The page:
Kung Fu hip hop: the leg­end con­tin­ues

The Man with the Iron Fists car­ries on an un­likely hy­brid

Toronto Star - - MOVIES - JA­SON AN­DER­SON SPE­CIAL TO THE STAR

For one of hip-hop’s most revered fig­ures to di­rect and star in his own mar­tial-arts movie might seem like an un­usual ex­am­ple of mul­ti­task­ing in the eyes of mu­sic fans and film­go­ers alike.

But afi­ciona­dos of the rap­per and pro­ducer known as RZA — whose movie The Man with the Iron Fists hits theatres this week­end, al­beit with­out an early screening for press — know that this ca­reer move was in­evitable.

That’s be­cause RZA’s ad­mi­ra­tion for kung-fu cinema has long been ob­vi­ous in his work with the WuTang Clan.

One early in­di­ca­tion came with the ar­rival of the Staten Is­land su­per­group’s 1993 de­but, En­ter the Wu-Tang (36 Cham­bers), an al­bum whose very name ref­er­enced The 36th Cham­ber of Shaolin, a chop­socky clas­sic orig­i­nally re­leased by the Shaw Broth­ers Stu­dio in 1978.

In­deed, it’s more ac­cu­rate to see The Man with the Iron Fists as the cul­mi­na­tion of a long re­la­tion­ship be­tween hip-hop and mar­tial arts. Rooted in the pop­u­lar­ity of kung-fu movies with African-Amer­i­can au­di­ences in the 1970s, this shared his­tory has many other key mo­ments, some of which may be less honourable than oth­ers.

SPE­CIAL ED SHOWS OFF HIS MOVES (1990):

In “The Mis­sion,” an early ex­am­ple of a rap video get­ting amped up with mar­tial-arts ac­tion, the Brook­lyn MC bat­tles a vil­lain with an eye patch. When other meth­ods fail against his ad­ver­sary’s fly­ing fists and feet, Spe­cial Ed de­cides to beat his op­po­nent “Flat­bush style,” which mostly in­volves punch­ing him in the head.

VANILLA ICE GIVES IT UP FOR THE TEENAGE MU­TANT NINJA TUR­TLES (1991):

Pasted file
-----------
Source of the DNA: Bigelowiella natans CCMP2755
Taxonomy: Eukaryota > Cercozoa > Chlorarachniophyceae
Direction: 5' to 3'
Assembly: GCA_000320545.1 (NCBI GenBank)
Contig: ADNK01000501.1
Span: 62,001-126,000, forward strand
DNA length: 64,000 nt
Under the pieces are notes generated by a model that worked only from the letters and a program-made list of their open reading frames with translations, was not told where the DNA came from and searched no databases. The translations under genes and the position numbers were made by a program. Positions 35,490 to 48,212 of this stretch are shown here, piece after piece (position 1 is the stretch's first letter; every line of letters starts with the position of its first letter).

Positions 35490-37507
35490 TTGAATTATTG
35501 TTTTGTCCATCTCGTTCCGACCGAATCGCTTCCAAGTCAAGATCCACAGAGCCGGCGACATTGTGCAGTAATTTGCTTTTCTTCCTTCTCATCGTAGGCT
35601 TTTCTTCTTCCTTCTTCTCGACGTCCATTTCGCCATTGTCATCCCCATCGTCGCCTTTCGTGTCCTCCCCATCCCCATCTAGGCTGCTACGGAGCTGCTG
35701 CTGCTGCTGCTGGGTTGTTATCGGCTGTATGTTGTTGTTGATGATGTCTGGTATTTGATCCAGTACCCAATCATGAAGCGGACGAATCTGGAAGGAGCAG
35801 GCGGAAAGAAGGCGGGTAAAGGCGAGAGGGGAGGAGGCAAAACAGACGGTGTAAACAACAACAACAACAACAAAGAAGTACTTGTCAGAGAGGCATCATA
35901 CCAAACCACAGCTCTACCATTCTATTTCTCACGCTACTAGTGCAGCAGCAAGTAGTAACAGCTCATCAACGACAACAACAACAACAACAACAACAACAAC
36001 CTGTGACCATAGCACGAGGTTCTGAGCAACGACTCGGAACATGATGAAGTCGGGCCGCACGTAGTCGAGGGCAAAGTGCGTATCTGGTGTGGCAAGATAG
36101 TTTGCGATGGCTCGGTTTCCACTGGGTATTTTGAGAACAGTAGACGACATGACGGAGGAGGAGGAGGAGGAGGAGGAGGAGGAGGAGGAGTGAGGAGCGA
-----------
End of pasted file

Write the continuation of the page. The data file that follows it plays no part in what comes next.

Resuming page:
The rep­til­ian crew’s sec­ond big-screen ad­ven­ture gets mad awe­some when the Ice­man drops his “Ninja Rap” in praise of our four green heroes. All to­gether now: “Go ninja, go ninja, go!”

THE PHAR­CYDE TAKE STREET FIGHTER TO THE NEXT LEVEL (1994):

Though the Jean-Claude Van Damme big-screen adaptation of the ar­cade clas­sic Street Fighter was no­to­ri­ously lousy, the clip for “Pan­de­mo­nium” — a tasty sound­track con­tri­bu­tion by the Phar­cyde — ful­filled the fan­tasies of any­one who ever longed to en­ter a Sega Ge­n­e­sis and do bat­tle with eight-bit bad­dies.

JET LI STARS WITH DMX IN ROMEO MUST DIE (2000):

This hit her­alded a wave of ac­tion flicks that paired movie tough guys with mu­sic­world gangstas. The trend would reach its nadir two years later with Half Past Dead, a movie that con­firmed the only thing worse than Steven Sea­gal’s singing was Ja Rule’s act­ing.

RZA MAKES MU­SIC FOR KILL BILL VOL. 1 (2003):

Though not RZA’s first movie score (he also did Jim Jar­musch’s Ghost Dog: Way of the Samu­rai), his hard-hit­ting work here helped forge a for­tu­itous al­liance with Quentin Tarantino, whose name graces The Man With the Iron Fists as “pre­sen­ter.”

CEE-LO GREEN COV­ERS “KUNG FU FIGHT­ING” (2008):

Carl Dou­glas’s 1974 nov­elty hit about some folks whose fists were “fast as light­ning” has been cov­ered many times. Be­sides Cee-Lo’s mel­liflu­ous ren­di­tion for the sound­track of Kung Fu Panda, lis­ten­ers may also know it via a Euro­dance ver­sion by Bus Stop and Tom Jones’ cover for the Jackie Chan movie Su­per­cop. Surely Lil Wayne will not rest un­til he’s had a crack at it.

KUNG FU HIP-HOP IS RE­LEASED IN THEATRES IN CHINA (2008):

Though most of this re­cent Hong Kong pro­duc­tion is merely an Asian-flavoured knock­off of the Step Up se­ries, it does de­liver on the prom­ise of its ti­tle with some of the most heavy-duty dance-fight­ing since the video for “Beat It.”

MC HAM­MER LAUNCHES MMA CLOTH­ING LINE (2010):

Who knew that the man be­hind “U Can’t Touch This” now does man­age­ment, mar­ket­ing and build-brand­ing for MMA fight­ers? He even makes clothes for ath­letes and fans, though when it comes to strik­ing fear into the hearts of your en­e­mies, Al­chemist Cloth­ing’s line of gar­ish T-shirts is no sub­sti­tute for Ham­mer pants.

Uma Thur­man in 2003’s Kill Bill Vol. 1. The score was com­posed by hip-hop star RZA, who also did Jim Jar­musch’s Ghost Dog: Way of the Samu­rai.

Ac­tor-di­rec­tor RZA, above, in The Man With the Iron Fists, which opens Fri­day but wasn’t pre-screened for crit­ics. Cee-Lo Green, left, sings his cover of "Kung Fu Fight­ing" for 2008’s Kung Fu Panda.

Newspapers in English

Newspapers from Canada

© PressReader. All rights reserved.